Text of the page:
Some information has emerged regarding a certain series of processors that, despite what Samsung and other memory makers wish for, won't arrive before 2014.
Samsung was a bit disgruntled
with Intel's Haswell-EP launch plans because it hoped DDR4 memory would come to market faster. Since DDR3 isn't selling well, and probably won't return to pre-2009/2008 prices, DDR4 is seen as a saving grace, of sorts.
The Santa Clara, California-based company hasn't budged from its roadmap though, not yet anyhow.
Haswell-EP will be launched in the second half of 2014 and will be preceded by Ivy Bridge-EP
in 2013. Both are designed for Big Data applications (data centers, supercomputers, cloud, etc.) VR-Zone
says that the core count will go as high as 16 and that the thermal design power (TDP) will range between 120W and 160W.
Those are fairly high power draw ratings, and they would be a problem if Advanced Micro Devices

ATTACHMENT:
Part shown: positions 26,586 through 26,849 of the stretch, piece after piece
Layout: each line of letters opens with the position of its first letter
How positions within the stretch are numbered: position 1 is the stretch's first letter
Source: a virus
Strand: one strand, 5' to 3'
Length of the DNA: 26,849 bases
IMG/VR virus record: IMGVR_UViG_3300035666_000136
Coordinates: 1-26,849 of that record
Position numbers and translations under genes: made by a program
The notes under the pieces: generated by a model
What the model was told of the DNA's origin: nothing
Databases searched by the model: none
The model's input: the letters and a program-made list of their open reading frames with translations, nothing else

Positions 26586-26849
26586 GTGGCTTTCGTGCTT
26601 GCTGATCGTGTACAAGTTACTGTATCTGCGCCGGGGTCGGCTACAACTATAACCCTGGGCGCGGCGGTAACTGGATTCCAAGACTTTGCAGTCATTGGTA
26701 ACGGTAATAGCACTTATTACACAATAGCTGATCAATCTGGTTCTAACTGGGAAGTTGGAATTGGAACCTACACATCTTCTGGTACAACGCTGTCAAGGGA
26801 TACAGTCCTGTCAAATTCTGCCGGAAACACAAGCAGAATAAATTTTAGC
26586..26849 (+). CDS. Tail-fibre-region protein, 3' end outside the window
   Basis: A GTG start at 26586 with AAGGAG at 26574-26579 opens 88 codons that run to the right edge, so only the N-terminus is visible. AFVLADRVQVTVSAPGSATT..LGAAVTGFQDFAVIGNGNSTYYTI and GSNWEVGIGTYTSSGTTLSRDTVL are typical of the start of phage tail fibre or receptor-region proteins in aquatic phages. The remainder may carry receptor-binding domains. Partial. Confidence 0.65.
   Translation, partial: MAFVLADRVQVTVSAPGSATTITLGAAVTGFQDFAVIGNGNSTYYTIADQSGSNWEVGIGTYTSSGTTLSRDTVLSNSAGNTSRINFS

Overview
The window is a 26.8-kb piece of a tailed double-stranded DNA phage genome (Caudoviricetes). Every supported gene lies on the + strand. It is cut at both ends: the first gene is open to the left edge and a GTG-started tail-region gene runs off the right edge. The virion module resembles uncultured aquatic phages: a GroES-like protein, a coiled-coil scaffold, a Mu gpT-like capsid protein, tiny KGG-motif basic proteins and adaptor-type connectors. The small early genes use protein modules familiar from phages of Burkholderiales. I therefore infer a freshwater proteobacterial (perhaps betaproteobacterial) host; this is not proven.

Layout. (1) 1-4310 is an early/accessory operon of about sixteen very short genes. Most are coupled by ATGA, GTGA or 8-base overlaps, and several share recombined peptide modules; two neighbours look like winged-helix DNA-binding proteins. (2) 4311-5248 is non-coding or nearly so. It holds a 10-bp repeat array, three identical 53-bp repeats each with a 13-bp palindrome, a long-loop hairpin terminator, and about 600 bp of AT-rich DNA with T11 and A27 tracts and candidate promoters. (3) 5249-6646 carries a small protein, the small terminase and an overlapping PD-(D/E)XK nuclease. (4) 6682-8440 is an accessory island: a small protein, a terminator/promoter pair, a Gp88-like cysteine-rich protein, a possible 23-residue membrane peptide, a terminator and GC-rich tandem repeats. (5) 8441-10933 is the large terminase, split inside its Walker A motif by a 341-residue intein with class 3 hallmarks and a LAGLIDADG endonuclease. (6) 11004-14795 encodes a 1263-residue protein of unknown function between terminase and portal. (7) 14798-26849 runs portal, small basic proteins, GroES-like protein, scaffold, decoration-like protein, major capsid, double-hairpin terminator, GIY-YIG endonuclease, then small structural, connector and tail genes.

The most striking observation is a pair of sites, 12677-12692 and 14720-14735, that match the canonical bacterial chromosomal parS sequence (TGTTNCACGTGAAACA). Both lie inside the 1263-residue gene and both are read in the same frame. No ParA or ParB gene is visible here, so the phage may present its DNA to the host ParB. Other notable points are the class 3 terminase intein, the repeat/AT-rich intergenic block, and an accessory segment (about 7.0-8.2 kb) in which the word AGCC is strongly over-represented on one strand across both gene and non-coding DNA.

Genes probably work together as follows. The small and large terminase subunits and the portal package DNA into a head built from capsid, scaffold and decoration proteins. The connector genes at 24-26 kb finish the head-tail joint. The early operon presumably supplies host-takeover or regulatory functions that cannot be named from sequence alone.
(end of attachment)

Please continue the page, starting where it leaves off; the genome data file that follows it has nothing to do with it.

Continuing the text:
were going to offer an alternative.
That isn't shaping up to be the situation, however. AMD should eventually launch the Abu Dhabi server CPU series, but said line won't be up to scratch and isn't supposed to compare with Haswell-EP anyway. There should be a successor in the pipeline, but there is little to no information on it.
That leaves NVIDIA's Project Denver-based Server CPU and Maxwell graphics processing units. And since Tesla GPUs (K10 and K20
in particular), though very good at parallel processing, come in 225 to 300W or above packages, the competition should be pretty tight.
That said, Intel's 2013/2014 server platform is codenamed Grantley and will be able to handle even 8-channel memory interfaces (4 or 6 DIMM slots on a single 72 / 64+8-bit lane). VR-Zone was actually shown a prototype platform with a power draw of 100 Amps in normal conditions and 120 Amps in Turbo Mode.
That wasn't the big deal though. The real highlight was that Haswell-EP was supposed to withstand up to 190 Amps on air cooling. Thus, overclockers will have a lot to experiment with, so we can safely say some overclocking records will be broken.
A final bit of relevant information is that the CPU will require four and five-rail power draw implementations.